"When you take the cost of living out and then you look at what we're having to do with PERA, and what may happen there, you're actually going backwards. If we have to increase the school's portion of PERA 2 or 3 percent and the teachers have to pay more into PERA, all the sudden you go backwards," Sonnenberg said.
He admitted it would be tough for him to remain in a job where he couldn't continue to move forward, as is the case for education, because the cost of living eats any funding increases given, so the state can't totally fund schools, thus school employees can't get a step or a raise or help from having to buy their own classroom supplies because the school can't afford it.
"It's hard because of the taxing structure we have. Understand that the property tax that we have contributed steadily declines, so the legislature has to make that up that," Sonnenberg said, explaining that the property tax declines because of the Gallagher Amendment, which requires the state to take 55 percent of all property tax from personal property or homes and 45 percent from business.
This year the state has a surplus, so it is looking at increasing education funding by $150 million over and above the base, which Sonnenberg admitted is not near enough, because it should be about $1 billion according to Amendment 23.
"There's another half a million or so in there, from other bills that came forward to help with teacher retention, to help with all sorts of different things, through the legislature, but even at that rate we're still underneath where we need to be to meet what the voters said should go to education," Sonnenberg said.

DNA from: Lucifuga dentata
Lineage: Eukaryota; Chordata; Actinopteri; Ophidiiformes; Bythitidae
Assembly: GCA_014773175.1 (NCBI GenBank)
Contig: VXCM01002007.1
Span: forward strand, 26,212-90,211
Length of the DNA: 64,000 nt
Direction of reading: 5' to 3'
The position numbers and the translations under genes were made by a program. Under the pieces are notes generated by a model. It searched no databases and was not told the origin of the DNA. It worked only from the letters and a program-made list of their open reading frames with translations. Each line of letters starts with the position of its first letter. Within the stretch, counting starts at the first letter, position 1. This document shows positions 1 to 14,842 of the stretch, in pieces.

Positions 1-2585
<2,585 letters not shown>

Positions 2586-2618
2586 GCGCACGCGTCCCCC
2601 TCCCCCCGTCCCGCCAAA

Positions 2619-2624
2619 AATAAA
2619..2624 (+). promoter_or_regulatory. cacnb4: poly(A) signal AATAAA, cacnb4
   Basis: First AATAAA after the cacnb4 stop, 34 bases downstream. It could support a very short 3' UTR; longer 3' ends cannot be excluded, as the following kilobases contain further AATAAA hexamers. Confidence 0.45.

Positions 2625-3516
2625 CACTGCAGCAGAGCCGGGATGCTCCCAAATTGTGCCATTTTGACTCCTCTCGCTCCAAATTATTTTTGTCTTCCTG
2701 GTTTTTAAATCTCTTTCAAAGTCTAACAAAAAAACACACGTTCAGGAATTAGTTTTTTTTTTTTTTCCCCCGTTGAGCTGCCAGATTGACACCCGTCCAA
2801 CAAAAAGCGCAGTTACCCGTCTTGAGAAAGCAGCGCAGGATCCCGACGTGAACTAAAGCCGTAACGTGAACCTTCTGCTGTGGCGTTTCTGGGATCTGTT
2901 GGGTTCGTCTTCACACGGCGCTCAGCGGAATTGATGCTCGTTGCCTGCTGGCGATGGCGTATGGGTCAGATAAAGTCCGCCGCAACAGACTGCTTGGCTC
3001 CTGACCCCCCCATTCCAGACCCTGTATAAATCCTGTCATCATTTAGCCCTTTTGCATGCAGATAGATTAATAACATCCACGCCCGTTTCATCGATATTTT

He told the audience the problem is with messaging and finding a way to message how important education is so it becomes a priority.
"I wish I had the answer; if the answer was easy we'd have done it," Sonnenberg said.
He talked about how hard he's fought to get more money to rural schools, pointing to his Sustainability of Rural Colorado bill that passed last year, but noted the problem is if he can't get more funding to rural schools every year superintendents can't spend that money on raises to teachers, because if that money isn't there next year, how do you sustain that raise?
Sonnenberg suggested the state needs to come up with a five-year plan so that districts can count on having the additional funding needed every year.
Following his remarks, Tonsing gave a few remarks, thanking all the award winners for the important part they have in students' lives.
"We know that without you and the work that you do our world would not be anything like it is now," she said.
In closing, Superintendent Sanders thanked Sonnenberg for helping to provide additional funds for rural schools, but pointed out in regards to the rallies that are occurring across the state, while people believe it's about better teacher pay, it's not about that alone; "it is about providing a quality education to children."
"When we say we need resources, we need books, we need desks, we need chairs, we need buses, but what's our number one resource? That is a quality teacher in front of every single child every single day. I will not be apologetic to say we need to increase the salaries of our number one resource," Sanders said, pointing to Initiative 93 as the solution and encouraging people to sign a petition to get it on the November election ballot.